Overplaying the Genetics Card as a Cause of Chronic Disease
Published November 12, 2017 | Opinion
The doctor said that these health conditions were often genetic and that, thus, there was likely not much I could do about it other than take the recommended drugs, and that I should not be too disappointed if my nutritional efforts failed.
During the following six weeks, my wife researched how I needed to change my eating habits to reduce my cholesterol. She developed a repertoire of new food recipes and proceeded to prepare healthier meals aimed at lowering cholesterol. At the end of the six weeks, I had my cholesterol checked again and, lo and behold, my level had dropped by 100 points. My doctor was astonished.
Not too long after that experience, my wife undertook a project to collect my mother’s favorite food recipes—most of which had been passed on to her from her mother and perhaps even her grandmother. As she was typing up the ingredients and amounts one day, she turned to me and said, “You know, I think I know why there may be a history of high cholesterol and high blood pressure in your family. Nearly every one of your mother’s recipes begins with at least one stick of butter!”
So, was my high cholesterol genetic or was it owed to environmental factors—eating and drinking habits that may have been shared by my progenitors, handed down in my family from generation to generation? Could it have been some combination of both? My ability (with the help of my wife) to so rapidly decrease my cholesterol by so much left me inclined to believe in environmental factors as the cause.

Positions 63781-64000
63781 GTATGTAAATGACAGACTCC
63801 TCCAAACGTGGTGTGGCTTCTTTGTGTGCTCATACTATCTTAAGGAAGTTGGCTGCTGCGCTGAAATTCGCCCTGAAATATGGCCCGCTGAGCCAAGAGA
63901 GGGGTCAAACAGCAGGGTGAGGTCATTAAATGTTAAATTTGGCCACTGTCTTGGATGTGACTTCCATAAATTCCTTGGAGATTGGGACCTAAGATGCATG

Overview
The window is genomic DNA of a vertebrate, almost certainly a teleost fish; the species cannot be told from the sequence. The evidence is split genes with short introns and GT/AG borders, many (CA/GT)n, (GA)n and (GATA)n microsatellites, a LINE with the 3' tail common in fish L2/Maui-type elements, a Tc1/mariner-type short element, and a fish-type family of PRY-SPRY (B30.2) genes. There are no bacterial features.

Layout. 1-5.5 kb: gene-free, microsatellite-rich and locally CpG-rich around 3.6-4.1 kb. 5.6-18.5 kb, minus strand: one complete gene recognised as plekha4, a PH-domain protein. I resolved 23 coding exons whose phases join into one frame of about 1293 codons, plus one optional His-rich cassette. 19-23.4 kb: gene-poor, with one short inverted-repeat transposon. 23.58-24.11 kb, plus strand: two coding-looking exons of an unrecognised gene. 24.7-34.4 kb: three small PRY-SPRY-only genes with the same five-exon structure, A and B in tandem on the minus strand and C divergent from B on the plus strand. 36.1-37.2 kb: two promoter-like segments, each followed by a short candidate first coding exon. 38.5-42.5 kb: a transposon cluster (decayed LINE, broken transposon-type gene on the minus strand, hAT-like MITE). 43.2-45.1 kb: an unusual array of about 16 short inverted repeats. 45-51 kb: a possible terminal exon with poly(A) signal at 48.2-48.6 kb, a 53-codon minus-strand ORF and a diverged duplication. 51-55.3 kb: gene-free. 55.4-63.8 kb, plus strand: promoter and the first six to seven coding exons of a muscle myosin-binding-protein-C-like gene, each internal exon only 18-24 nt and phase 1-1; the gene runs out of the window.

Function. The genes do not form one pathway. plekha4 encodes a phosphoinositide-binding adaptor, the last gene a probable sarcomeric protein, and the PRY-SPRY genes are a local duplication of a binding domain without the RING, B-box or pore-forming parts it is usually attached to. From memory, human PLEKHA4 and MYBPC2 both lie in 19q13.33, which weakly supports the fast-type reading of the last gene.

If you suffer from the same health conditions known to have afflicted family members, both past and present, and those relatives also share the same diet, exposure to environmental toxins (including vaccination), and other lifestyle habits, why wouldn’t that be the most logical place to start to investigate the cause of those conditions? Why does it seem that the medical profession is too often too quick to settle on genetics as the cause of major chronic health conditions it does not fully understand and prescribe drugs to alleviate or mask the symptoms of those conditions?
Take autism, for example. It has not been determined for sure what causes autism, which appears to have both an immunological and neurological component but, most of the time, all we hear is that autism is genetic. According to the U.S. National Institutes of Health (NIH), “A great deal of evidence supports the idea that genes are one of the main causes of or a major contributor to ASD (autism spectrum disorder). More than 100 genes on different chromosomes may be involved in causing ASD, to different degrees.”1
Some physicians like pediatrician Paul Offit, MD are convinced autism is a matter of genetics. In an interview broadcast on the PBS documentary series Frontline two years ago, he stated:
There’re a number of studies looking at the genetics of autism, and it clearly is at least genetic. It’s not going to be a simple genetics. It’s not going to be like sickle cell disease or cystic fibrosis, where one gene makes one protein that’s aberrant. Here it’s obviously many genes that make many proteins that have a complex interplay, so it’s not going to be easy. But it’s at least genetic.2Other physicians disagree with Dr. Offit. According to Joseph Mercola, DO: